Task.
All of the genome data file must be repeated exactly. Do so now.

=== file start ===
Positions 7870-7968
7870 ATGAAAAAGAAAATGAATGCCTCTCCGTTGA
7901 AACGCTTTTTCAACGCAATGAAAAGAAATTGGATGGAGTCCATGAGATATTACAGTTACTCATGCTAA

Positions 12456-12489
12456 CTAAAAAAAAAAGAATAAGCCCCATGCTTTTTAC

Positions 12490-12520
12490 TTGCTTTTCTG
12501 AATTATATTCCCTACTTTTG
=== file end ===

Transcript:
Positions 7870-7968
7870 ATGAAAAAGAAAATGAATGCCTCTCCGTTGA
7901 AACGCTTTTTCAACGCAATGAAAAGAAATTGGATGGAGTCCATGAGATATTACAGTTACTCATGCTAA

Positions 12456-12489
12456 CTAAAAAAAAAAGAATAAGCCCCATGCTTTTTAC

Positions 12490-12520
12490 TTGCTTTTCTG
12501 AATTATATTCCCTACTTTTG